South Harrison Water Corp.
Many customers call the office about their water bill. A comment we hear a lot is "There is no way I could have used that much water!" We can only go by the meter reading. If the meter registers the water usage, the water has gone through the meter and the customer is responsible for the bill.
You may request that your water meter be pulled, replaced and the old meter tested. We use a certified testing facility to test our water meters. We do not test them ourselves. We will pay for one meter test per account per year and will send you a copy of the results. If more than one test per year is requested by the customer, then the customer will pay for subsequent tests. It is very common for older water meters to wear over time and slow down. A meter is a mechanical device and will simply wear out over time. All recent meter test results have shown our meters to be accurate, or slow. A slow meter will UNDER register water usage. For the record, if a meter tests slow, we will not reinstall it.
One way to cut down on the amount of water that you use each month is to conserve when possible. Besides saving you money, it is the right thing to do. Water is a very prescious natural resource.
You should check for leaks in your home first, and then in your service line from our meter to your home. Many appliances use water in the home and a relatively small leak can consume thousands of gallons of water over a month's time. For example, a toilet tank refills after flushing at about 1.5 gallons per minute. If the toilet should "stick" open and run for 24 hours while you are out of town, it would use 2,160 gallons. In one case a customer went on vacation for a week and the toilet ran for 7 days. This amounted to 15,000 gallons of water used, just for the toilet, and no one was home!
Things to check include: Dripping faucets in sinks and showers/tubs, leaking outside yard hydrants and faucets, leaking hot water heater (including pressure relief valve), and a leaking toilet tank. You can easily check for leaking toilet tanks by removing the tank lid and placing food coloring in the tank. If within a few minutes you see the same coloring appear in the toilet bowl, you may need to replace the rubber flapper in the toilet tank. Many customers use automatic units to provide drinking water to live stock or pets, and they should be checked for leaks also.
One of the most common leaks reported to us by customers is freeze proof yard hydrants. These customer hydrants may develop leaks near the base valve underground and the leak will not be seen at the surface. This is a very common customer leak.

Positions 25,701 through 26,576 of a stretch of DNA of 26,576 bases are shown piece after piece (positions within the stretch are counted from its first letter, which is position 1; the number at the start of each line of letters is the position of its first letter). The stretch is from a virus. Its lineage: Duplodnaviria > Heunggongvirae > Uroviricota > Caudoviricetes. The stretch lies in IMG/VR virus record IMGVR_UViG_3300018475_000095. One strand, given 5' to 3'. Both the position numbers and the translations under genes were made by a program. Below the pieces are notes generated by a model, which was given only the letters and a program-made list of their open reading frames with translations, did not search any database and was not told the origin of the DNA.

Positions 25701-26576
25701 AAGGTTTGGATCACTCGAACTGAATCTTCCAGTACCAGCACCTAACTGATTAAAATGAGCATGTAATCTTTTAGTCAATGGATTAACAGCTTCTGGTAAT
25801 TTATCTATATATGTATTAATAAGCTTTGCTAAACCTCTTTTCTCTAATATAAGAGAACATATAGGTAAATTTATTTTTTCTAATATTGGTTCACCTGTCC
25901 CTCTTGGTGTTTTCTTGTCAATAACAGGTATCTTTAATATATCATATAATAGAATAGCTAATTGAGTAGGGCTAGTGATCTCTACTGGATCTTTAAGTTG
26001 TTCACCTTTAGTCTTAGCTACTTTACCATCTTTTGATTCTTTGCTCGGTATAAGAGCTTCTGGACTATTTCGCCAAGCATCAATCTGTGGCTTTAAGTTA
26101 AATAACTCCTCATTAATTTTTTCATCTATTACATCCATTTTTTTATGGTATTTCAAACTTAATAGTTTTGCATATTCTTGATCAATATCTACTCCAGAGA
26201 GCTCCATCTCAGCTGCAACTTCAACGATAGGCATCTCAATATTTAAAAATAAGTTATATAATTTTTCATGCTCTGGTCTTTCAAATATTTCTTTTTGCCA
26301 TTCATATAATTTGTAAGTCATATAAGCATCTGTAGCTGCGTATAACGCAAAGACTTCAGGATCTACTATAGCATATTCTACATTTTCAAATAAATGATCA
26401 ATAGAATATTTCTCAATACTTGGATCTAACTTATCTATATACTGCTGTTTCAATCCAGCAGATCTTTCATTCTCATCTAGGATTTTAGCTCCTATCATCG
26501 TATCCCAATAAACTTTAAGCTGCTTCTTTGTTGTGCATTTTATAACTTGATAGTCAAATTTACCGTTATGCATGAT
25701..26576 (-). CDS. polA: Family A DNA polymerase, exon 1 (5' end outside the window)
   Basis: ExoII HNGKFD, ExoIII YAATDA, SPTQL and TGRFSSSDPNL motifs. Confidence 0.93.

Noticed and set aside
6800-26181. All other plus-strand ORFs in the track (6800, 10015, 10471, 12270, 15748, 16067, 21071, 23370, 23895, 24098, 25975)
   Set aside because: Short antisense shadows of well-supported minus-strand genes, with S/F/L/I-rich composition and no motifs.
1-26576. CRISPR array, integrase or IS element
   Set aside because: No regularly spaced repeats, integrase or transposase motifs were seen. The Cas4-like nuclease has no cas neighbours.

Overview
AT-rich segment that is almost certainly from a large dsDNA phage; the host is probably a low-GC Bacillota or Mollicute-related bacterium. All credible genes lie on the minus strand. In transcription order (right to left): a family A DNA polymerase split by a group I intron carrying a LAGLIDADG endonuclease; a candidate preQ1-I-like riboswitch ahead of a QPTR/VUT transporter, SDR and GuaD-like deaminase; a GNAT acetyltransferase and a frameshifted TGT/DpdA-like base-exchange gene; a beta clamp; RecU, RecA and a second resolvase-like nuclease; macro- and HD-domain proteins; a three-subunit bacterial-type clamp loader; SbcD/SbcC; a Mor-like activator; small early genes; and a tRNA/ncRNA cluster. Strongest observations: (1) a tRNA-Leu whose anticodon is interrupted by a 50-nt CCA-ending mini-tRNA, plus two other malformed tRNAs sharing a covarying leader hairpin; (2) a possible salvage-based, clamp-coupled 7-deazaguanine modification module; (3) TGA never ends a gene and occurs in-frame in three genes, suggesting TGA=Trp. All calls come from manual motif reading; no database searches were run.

Every home should have a shut off valve and pressure regulator installed by you, the home owner. The pressure regulator can also help conserve water and lower your usage. Most customers are happy with 40-45 psi of water pressure. If your pressure regulator is adjusted to supply higher pressure, you will be using more water. Try adjusting your regulator back to lower your usage. Even worse, if you do not have a pressure regulator installed (as every home should), then your piping will be subject to the full line pressure on our system, and the pressure changes that occur when we switch valves or tanks and damage could occur.
Other ways to conserve water include using low flow shower heads, low volume flush toilets, and water efficient appliances such as dish and clothes washers. Many customers have in home water softeners that back wash or recharge based on a timer. This timer can usually be adjusted to increase the time between back washing, which will not only save water, but also salt.
Most all newer water service meters have a small triangular shaped needle on the meter face. If you have all faucets, toilets, and water using appliances turned off in your home, this triangle should not be turning. If the dial is turning, this may indicate you have a leak in your service lines. Another way to check for a leak is to write down your meter reading (including the hand position) when you are leaving home for an extended time. Then when you get back, before using any water, re-read the meter. A change in the reading may indicate a leak in your service.
Keep pools and hot tubs covered to reduce evaporation. Do not overfill your pool or hot tub to prevent overflows and splashes.
Water plants slowly, thoroughly, and infrequently. Water in the early morning to reduce evaporation.
Plant water saving plants, trees, and shrubs. Use native plants that are drought resistant. Mulch around any plants or trees that you water to help hold in moisture.
At least twice yearly, check all faucets indoors and out. Replace worn fixtures, washers, O-rings, and hose connections to prevent drips and wasted water.
Wash cars efficiently. Do not leave the hose running while washing your car. Use a bucket with soap.
Only run a dishwasher with a full load. Scrape dishes clean and use the normal cycle on your dishwasher.
Do not defrost frozen food under a running faucet. Use the microwave to defrost food.
Only wash clothes with the proper load selected. Only wash full loads of clothes.
Buy 'Energy Star' efficient appliances.
Test your toilet for flapper leaks. Place food coloring in the fill tank and do not flush. In a few minutes if the color appears in the bowl, the flapper leaks and needs replaced.
Flush the toilet only when necessary. Do not use the toilet as a waste can. Do not flush trash or insects.
Do not let the water run when brushing your teeth. Turn on and off as needed.
Take shorter showers and baths. Use a low flow shower head.
Fix leaks!! If you know a faucet or line to your house has a small leak, fix it. A small leak will add up to a large amount of water over a month's time.
Reuse water. Use bath water to water plants.
Do not use a water hose in place of a broom on sidewalks and walkways.